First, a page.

thu 13/08/2020

Shadows of War, Birmingham Royal Ballet, Sadler's Wells | reviews, news & interviews

Shadows of War, Birmingham Royal Ballet, Sadler's Wells

Shadows of War, Birmingham Royal Ballet, Sadler's Wells

Atmospheric revival of 1944 Miracle in the Gorbals, the centrepiece of an unusual triple bill

Nao Sakuma and Iain Mackay in David Bintley's Flowers of the Forest.© Bill Cooper

Another week, another war commemorative; it’s the story of all the arts in 2014. But – because you can always rely on David Bintley and Birmingham Royal Ballet to be different – last night’s programme at Sadler’s was overshadowed by the Second World War, not the First. Nor were there any soldiers or war widows to be seen: instead this remarkable mixed programme danced from the doomed brightness of the inter-war generation, to religious experience in war-torn Clydeside, to a kilt-girt, abstract, bittersweet lament.

Kenneth MacMillan’s 1979 La Fin du Jour is an odd bird. Deliberately evoking the inter-war years, it looks and feels superficially like one of Frederick Ashton’s sweet little Thirties numbers as performed by BRB in their summer tours this year. But the sugary colours, sparkling smiles and pastiche Bright Young Things costumes are paired not with Ashton’s light-touch classicism, but with MacMillan’s rather tortured late style of choreography. The jarring effect is no less perverse for being deliberate (as ever with MacMillan it’s about the darkness under the surface) and it's hard work to watch the combination of grimacing, bum-wiggling, and ankle-twisting manouevres on pointe.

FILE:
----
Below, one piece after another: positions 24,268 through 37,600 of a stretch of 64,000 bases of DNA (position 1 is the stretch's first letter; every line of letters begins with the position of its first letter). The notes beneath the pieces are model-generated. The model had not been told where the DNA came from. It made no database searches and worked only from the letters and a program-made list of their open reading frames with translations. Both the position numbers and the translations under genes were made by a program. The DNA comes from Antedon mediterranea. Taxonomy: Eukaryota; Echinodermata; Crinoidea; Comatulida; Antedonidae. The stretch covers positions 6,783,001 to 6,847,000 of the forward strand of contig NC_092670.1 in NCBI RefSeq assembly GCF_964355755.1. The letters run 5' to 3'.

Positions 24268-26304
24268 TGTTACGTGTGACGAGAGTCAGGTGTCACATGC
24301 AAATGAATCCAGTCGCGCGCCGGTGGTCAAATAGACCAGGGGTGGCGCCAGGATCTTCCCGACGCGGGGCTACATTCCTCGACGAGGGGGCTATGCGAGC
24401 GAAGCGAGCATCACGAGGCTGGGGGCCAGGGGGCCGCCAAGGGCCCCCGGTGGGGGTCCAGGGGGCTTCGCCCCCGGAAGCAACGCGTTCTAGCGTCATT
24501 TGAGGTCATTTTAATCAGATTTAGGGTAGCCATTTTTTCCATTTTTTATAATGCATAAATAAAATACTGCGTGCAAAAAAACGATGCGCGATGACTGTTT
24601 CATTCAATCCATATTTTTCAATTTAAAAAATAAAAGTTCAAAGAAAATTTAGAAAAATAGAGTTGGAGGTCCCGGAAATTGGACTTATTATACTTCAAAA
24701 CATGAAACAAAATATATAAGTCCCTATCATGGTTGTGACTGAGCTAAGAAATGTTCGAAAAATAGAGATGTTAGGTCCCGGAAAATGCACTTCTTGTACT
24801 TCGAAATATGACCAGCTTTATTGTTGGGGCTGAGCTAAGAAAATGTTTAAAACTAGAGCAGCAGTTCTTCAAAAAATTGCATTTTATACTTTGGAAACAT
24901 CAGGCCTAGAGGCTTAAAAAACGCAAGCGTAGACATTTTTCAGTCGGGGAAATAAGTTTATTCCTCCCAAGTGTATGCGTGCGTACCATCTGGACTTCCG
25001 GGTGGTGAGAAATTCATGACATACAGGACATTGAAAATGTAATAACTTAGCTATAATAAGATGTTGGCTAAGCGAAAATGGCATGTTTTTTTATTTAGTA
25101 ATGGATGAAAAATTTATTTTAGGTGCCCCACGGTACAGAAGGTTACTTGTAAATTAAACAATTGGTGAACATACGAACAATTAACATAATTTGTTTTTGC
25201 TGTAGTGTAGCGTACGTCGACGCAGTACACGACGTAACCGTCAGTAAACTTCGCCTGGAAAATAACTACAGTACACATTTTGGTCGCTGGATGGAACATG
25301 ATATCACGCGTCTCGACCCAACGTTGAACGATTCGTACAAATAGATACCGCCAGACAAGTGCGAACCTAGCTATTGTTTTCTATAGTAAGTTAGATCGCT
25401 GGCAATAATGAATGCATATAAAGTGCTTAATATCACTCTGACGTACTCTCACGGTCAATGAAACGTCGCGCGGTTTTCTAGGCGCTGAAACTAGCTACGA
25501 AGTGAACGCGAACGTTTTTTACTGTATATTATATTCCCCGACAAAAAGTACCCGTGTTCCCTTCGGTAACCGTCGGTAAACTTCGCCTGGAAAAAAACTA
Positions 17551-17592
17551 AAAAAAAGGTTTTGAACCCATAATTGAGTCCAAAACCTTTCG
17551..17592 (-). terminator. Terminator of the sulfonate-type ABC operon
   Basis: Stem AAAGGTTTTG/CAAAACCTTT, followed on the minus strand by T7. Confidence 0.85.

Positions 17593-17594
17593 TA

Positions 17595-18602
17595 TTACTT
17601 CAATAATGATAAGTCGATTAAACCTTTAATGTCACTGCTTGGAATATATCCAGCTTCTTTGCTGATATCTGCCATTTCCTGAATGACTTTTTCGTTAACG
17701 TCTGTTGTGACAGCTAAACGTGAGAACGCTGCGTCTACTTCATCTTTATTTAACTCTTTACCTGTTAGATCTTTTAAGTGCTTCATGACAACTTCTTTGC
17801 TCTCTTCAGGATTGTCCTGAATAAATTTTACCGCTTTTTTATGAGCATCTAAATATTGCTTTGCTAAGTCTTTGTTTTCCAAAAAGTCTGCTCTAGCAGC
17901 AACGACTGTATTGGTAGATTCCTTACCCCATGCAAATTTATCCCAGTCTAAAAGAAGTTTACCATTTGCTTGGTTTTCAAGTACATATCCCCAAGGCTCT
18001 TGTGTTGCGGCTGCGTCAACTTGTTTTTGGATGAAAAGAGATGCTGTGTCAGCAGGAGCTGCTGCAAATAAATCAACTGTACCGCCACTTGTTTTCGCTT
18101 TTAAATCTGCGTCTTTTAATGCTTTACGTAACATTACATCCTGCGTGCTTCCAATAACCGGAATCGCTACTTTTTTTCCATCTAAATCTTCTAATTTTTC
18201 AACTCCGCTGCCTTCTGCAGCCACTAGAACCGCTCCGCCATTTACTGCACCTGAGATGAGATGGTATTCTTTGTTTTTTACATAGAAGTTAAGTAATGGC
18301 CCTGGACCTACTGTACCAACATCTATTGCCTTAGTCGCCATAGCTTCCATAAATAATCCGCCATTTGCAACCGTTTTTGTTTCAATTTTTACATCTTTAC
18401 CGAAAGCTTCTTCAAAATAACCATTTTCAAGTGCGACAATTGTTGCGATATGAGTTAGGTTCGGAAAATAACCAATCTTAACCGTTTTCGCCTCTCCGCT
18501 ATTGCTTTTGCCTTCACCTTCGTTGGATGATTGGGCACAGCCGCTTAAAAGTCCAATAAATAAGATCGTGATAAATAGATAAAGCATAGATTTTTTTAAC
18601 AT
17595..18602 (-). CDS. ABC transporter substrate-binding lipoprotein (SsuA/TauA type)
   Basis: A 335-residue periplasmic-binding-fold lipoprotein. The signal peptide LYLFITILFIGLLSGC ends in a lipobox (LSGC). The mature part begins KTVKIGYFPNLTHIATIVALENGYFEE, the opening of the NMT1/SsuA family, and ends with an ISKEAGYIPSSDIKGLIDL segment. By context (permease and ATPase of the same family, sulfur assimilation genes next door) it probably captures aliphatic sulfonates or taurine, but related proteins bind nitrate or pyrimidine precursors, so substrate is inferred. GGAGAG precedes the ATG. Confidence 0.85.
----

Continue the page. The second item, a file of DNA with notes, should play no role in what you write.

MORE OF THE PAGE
Nao Sakuma in Kenneth MacMillan's La Fin du Jour

It’s a great credit to Yvette Knight and Céline Gittens in the solo female “aviatrix” roles that they endured the awkward partner work so graciously, projecting composure and serenity even as they were lifted, dragged and twisted by five or six men at once (pictured right: Nao Sakuma in the same role). Both danced beautifully too: Gittens both crisp and fluid, her arms like a silk scarf in the wind, and Knight with an arresting stage presence, radiating the calm confidence you need in order to credibly represent a lost generation while wearing a silver lamé flying helmet. But best of all were the intermittent tableaux invested with poignant stillness and nobility: men with upcurved arms stood like classical sculpture staring into the sky as the choreography briefly mirrored the islands of velvety, sad piano notes that float on the bustling, brassy jazz waves of Ravel’s Concerto in G.

If the auditorium at Sadler's contained an unusual number of octogenarians last night, it was probably because in his capacity as self-appointed guardian of British ballet heritage, David Bintley had commissioned Dame Gillian Lynne to recreate an iconic wartime production, Robert Helpmann’s 1944 Miracle in the Gorbals. While I can't comment on its faithfulness to the original, the resulting ballet is a remarkable achievement, chiefly for its atmosphere, which from the opening air raid noises on is powerfully immersive. The corps de ballet, in believable versions of 1940s clothes (no pointe shoes, at any rate), goes about the business of a Glaswegian slumscape in a series of diverting vignettes – frying fish, carrying laundry – under the looming set's stylised tenement buildings (recreated by Adam Wiltshire after Edward Burra) and Lynne gives them an arresting, naturalistic movement language that fits perfectly with Arthur Bliss's often tender score.